Old World (pka Ten Crowns) from Soren Johnson

I don’t have the game up, but on the religion screen (F3?), top left, there may be an option to adopt a religion as your state religion. Click on each religion’s tab to see if it’s an option.

Heh, I was worried about the same thing – because in both my last two games, my enemies built Ballistas like crazy. Which are plenty annoying, don’t get me wrong. But now that I think about it, in my first game (on Able), my enemies built mostly Spearmen.

Major grats! As you say, that’s no small feat in this game. I’m sure we’ll all get better at it, and maybe in a while we’ll all be asking Soren to make the hardest difficulties harder. But for now, anything over Strong is a big challenge for me.

I thought governors had to be from the family of the city they govern, but I could be wrong. Family opinion of you directly affects military performance: at one point in my most recent game, all my military units had a 10% penalty to strength (I think) because all three families were annoyed with me. (I was playing the Game of the Week, on Magnificent, and I was struggling to keep both families and foreign nations happy with me.) I eventually fixed it, but ouch. Also, if family opinion gets really bad, rebel units can spawn at the family’s cities: this happened to me too. Double ouch. I think family modifiers do scale with opinion, but I’m not sure. I thought I read somewhere about some interaction between luxuries and families; maybe just that you can buy off families with luxuries. Of course, family opinion affects events and such. And different families have different buffs and debuffs, as @FinnegansFather described. I’m sure I’m forgetting other synergies.

I’m going to have to go over the preceding weeks of posts here to get caught up. I only picked up Old World just before the holiday weekend but this game is scratching my Civ itch in a way that game has not done in a while.

Thanks for the answer to my militia (why?) question. Here are some others and my observations.

Roads. How? I don’t understand the game concept of connected cities. If of the same family they are connected - what does that mean exactly? I tried to create a road between two cities of different families but there was no-mans-land in between and it would not allow me to put a road there.

Luxuries. Someone here mentioned about their use in mollifying other leaders/nations; good stuff.

Religion. I have yet to found one, not sure I understand what is required. Is there a difference between founding a new one or adopting one another nation founded?

Legitimacy and Orders. Finally noticed the correlation between high legitimacy and increased orders and wow! Needless to say I’ll be concerning myself much more with Legitimacy in the future.

Harbors, Biremes. Have yet to build a Harbor. In most recent came I created a Bireme out of boredom; first I have seen in the game.

I appreciate how the technology tree system of not giving you all of the options all of the time keeps you on your toes. But if there is one mid-early tech I try to bee-line it is Forestry for creating lumbermills. I tend to never get too depleted on food, ore or stone (or money) but wood seems to be the weak link almost every start.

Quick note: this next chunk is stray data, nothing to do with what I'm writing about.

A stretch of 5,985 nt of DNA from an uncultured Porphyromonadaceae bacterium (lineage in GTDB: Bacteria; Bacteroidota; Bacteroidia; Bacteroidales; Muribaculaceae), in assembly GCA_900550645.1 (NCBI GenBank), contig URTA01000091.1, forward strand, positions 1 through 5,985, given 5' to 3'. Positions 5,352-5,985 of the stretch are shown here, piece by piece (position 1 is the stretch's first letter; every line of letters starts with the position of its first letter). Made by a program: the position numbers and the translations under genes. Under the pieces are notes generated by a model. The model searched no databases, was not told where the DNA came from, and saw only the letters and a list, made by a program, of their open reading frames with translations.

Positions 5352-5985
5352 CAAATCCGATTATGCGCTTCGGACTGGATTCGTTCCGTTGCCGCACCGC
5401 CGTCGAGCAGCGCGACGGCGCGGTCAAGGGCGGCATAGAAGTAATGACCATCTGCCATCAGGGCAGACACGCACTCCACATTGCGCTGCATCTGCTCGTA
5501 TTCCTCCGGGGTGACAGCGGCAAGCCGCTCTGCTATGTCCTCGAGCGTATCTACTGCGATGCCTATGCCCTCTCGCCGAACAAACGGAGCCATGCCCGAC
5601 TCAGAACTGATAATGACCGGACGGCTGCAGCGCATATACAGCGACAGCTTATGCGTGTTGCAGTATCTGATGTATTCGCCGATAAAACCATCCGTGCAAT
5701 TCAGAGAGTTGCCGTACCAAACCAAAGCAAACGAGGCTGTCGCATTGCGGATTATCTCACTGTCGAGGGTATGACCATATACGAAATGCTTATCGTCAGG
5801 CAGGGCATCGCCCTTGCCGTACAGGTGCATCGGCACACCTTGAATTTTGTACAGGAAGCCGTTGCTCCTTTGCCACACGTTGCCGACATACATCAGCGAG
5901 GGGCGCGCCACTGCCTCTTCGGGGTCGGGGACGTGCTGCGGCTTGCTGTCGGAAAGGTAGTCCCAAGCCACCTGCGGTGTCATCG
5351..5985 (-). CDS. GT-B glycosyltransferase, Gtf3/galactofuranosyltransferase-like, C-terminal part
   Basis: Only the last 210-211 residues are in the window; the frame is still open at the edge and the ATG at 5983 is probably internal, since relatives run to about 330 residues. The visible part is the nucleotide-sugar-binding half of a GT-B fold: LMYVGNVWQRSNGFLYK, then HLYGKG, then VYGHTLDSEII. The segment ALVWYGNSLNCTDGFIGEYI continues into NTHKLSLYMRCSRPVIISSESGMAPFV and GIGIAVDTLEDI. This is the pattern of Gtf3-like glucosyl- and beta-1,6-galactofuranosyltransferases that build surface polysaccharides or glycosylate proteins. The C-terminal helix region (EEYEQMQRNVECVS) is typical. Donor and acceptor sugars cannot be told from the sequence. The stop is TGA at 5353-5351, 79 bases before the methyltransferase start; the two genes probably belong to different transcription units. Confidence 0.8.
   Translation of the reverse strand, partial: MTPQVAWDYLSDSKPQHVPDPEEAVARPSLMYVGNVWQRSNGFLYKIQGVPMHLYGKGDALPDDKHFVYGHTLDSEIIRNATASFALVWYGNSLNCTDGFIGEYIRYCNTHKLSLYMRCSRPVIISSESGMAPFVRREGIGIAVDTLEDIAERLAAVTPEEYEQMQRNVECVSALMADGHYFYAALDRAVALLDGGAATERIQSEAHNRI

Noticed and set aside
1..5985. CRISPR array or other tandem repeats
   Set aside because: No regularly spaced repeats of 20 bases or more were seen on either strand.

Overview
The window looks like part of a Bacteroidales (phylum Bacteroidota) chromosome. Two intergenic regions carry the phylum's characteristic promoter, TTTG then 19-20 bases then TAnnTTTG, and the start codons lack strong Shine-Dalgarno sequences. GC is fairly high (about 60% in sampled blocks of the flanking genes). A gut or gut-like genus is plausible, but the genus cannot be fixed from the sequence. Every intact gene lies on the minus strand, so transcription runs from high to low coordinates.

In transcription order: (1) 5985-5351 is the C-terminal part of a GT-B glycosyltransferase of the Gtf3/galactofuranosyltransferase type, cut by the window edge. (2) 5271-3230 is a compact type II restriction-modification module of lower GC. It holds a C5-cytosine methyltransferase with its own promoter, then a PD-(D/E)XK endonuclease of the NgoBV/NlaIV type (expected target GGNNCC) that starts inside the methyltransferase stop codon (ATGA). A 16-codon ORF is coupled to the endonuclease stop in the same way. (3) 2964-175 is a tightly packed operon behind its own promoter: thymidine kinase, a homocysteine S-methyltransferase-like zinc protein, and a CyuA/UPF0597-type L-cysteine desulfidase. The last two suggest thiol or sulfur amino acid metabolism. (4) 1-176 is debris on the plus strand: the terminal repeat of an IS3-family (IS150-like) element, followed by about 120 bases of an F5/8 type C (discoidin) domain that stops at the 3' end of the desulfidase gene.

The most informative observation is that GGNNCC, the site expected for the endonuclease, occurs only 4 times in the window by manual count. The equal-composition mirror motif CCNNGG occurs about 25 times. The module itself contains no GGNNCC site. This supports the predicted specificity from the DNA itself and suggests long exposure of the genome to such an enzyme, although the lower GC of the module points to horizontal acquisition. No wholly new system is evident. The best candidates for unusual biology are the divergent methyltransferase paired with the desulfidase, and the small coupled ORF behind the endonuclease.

One thing that I appreciate Soren making a feature is “role play” available in the options screen. This makes it so you do not know the immediate effect of a choice in an event - instead the game tells you after you make the choice (and I assume a choice can affect later event probabilities that you also won’t have immediate visibility into) To work, the events have to be written reasonably well, but so far they’ve been ok for me. Try it out.

Roads not only speed up movement, but they make connected cities more efficient (I think but I’m not sure it is just the money.) For this latter purpose, they are only needed if the city is not already connected back to the capital by river/water. To build, you must be adjacent to a city or to a road tile that connects back to the city.

I think it depends very much on where you are in the game. Early on, the problem is usually wood, because that takes longer to research. (Although you can have your workers chop, in or out of your territory, to tide you over.) But if you expand quickly, food can be an issue very soon. If you expand infantry quickly, iron becomes an issue. And to play above the lowest difficulty levels, you need to be aggressive with buildings, such that it is not too long before you always have a desperate need for stone. (Also for wonders!)

Glad to hear someone has tried this, as it’s also on my radar screen. I do plan to try it out. First, though, I plan to play the new Game of the Week, which is up now. It’s on “the Just” difficulty, so quite doable.

To build a road, you have to start next to an existing road or city center, I think. You can certainly build roads in no-mans-land, so long as you start from your own road network. One exception: you can’t build anything on sand.

Connected cities suffer from lower maintenance costs and have bonus growth, which helps you build citizens, settlers and workers. To see your road network, press V; bright green indicates where you have roads.

Yes, founding a religion doesn’t necessarily make it your state religion. (You do that by going to the religion screen and clicking ‘adopt as state religion’, and paying 400 civics.) You can adopt a state religion even if you didn’t found it, and conversely, you can found a religion without adopting it as a state religion.

Some people say the AI does build ships, but I haven’t seen many in my games. I had one bireme in my most recent game, and I used it to pillage enemy nets. No enemy naval units opposed me, but Land units did shoot at me.

I agree, wood has often been hard to come by in my early games, and archers never go out of style!

Definitely builds ships, I had Carthage using them in my current campaign.

Finally finished my ‘heir-less’ game - Babylon on The Good (still taking baby steps, I’m slower than a lot of you). I was in good shape when it became clear that 40-year-old what’s-her-name The Barren was never going to produce an heir. So I decided to go ahead and play it out. She finally kicked off at the ripe old age of 87! By that time, I had a 20-11 lead over the next nearest and was gradually rolling up Carthage while maintaining a lack of other wars. The war had gone on 40 years by that point and would easily take another 40 to actually eliminate Carthage - unless I suppose they started running out of units and it gets quicker.